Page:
Wolves In The Dark has to rank as one of my favourite books in the series to date, immersing Varg Veum in a real personal trauma , which dents his natural humour and bonhomie, and causes him to question and reassess an incredibly dark period of his history, barely functioning under the weight of grief. The book is infinitely more downbeat than Staalesen’s usual fare, but interestingly plays with the themes of grief, recollection, guilt and morality through Veum himself, and those central to the previous cases that become integral in the search to clear his name. Thoughtful, introspective, and, as usual, completely absorbing. Highly recommended.

(With thanks to Orenda Books for the ARC)

   Catch up with the blog tour at these excellent sites:

Emma Viskic- Resurrection Bay

Caleb Zelic, profoundly deaf since early childhood, has always lived on the outside – watching, picking up tell-tale signs people hide in a smile, a cough, a kiss.

When a childhood friend is murdered, a sense of guilt and a determination to prove his own innocence sends Caleb on a hunt for the killer. But he can’t do it alone. Caleb and his troubled friend Frankie, an ex-cop, start with one clue: Scott, the last word the murder victim texted to Caleb. But Scott is always one step ahead.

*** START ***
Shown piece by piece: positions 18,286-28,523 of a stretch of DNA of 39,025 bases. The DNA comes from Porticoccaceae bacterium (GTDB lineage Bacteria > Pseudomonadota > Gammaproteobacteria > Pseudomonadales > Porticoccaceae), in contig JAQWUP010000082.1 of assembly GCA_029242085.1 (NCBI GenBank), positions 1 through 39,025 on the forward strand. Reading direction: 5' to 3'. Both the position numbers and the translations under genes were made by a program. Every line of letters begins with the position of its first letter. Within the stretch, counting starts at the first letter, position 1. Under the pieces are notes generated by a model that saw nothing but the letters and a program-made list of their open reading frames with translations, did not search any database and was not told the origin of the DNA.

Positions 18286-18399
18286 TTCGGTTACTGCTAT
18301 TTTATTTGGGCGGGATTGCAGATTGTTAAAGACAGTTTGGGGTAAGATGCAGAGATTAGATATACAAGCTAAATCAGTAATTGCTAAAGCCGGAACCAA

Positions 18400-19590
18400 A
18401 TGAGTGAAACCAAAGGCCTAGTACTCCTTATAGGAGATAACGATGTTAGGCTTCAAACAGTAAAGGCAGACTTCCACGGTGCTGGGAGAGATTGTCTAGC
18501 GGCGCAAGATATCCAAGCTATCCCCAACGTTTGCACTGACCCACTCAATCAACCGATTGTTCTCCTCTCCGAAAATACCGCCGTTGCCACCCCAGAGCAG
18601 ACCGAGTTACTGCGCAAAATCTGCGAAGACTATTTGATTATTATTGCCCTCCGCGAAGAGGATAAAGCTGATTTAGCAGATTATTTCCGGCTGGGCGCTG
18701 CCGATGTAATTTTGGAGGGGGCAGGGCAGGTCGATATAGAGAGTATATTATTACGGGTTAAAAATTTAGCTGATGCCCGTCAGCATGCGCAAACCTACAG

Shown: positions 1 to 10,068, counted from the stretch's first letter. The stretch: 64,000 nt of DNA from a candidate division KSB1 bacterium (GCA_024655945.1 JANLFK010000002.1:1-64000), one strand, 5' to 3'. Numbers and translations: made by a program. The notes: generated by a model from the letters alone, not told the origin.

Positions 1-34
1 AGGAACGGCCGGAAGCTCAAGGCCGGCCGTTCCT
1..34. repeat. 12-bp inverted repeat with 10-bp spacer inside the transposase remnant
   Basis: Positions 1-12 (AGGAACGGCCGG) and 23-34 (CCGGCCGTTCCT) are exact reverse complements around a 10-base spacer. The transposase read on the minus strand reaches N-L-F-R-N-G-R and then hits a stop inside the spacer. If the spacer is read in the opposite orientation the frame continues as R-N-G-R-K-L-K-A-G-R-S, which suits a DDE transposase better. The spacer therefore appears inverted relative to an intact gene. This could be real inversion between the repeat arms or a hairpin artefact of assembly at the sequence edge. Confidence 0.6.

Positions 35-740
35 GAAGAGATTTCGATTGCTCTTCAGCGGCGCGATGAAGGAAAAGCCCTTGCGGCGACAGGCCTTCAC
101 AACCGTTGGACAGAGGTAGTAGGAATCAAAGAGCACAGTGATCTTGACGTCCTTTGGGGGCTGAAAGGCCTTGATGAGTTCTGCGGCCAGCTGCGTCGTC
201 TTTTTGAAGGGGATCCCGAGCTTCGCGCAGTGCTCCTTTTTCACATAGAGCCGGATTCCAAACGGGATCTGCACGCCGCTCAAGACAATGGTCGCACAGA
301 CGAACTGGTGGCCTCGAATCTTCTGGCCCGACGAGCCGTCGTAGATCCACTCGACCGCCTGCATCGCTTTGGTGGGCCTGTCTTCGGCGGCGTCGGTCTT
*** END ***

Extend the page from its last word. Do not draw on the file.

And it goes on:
This gripping, original and fast-paced crime thriller is set between a big city and a small coastal town, Resurrection Bay, where Caleb is forced to confront painful memories. Caleb is a memorable protagonist who refuses to let his deafness limit his opportunities or his participation in the investigation. But does his persistence border on stubbornness? And at what cost? As he delves deeper into the investigation Caleb uncovers unwelcome truths about his murdered friend – and himself.

As an ardent fan of Pushkin Press‘ publishing output, and their bijou Vertigo collection of European crime in translation, I was more than a little curious to read the latest addition to the series. But what’s this? Not European, but Australian, and the Raven’s curiosity went into overdrive…Okay, so before I start generally gushing about Resurrection Bay, I will set my stall out early, and say that I would be very surprised if this one doesn’t feature prominently in my year end round-up. I thought it was accomplished, original and utterly riveting, so much so that I read it in pretty much one sitting, and indeed felt slightly bereft when I had finished it. I was totally immersed in the difficult and dangerous world of Caleb Zelic from the very beginning, and with its resonance of the sharp, snappy hard-boiled essence of American crime fiction, and the refreshingly original main protagonist of Zelic himself, there is much to enjoy here.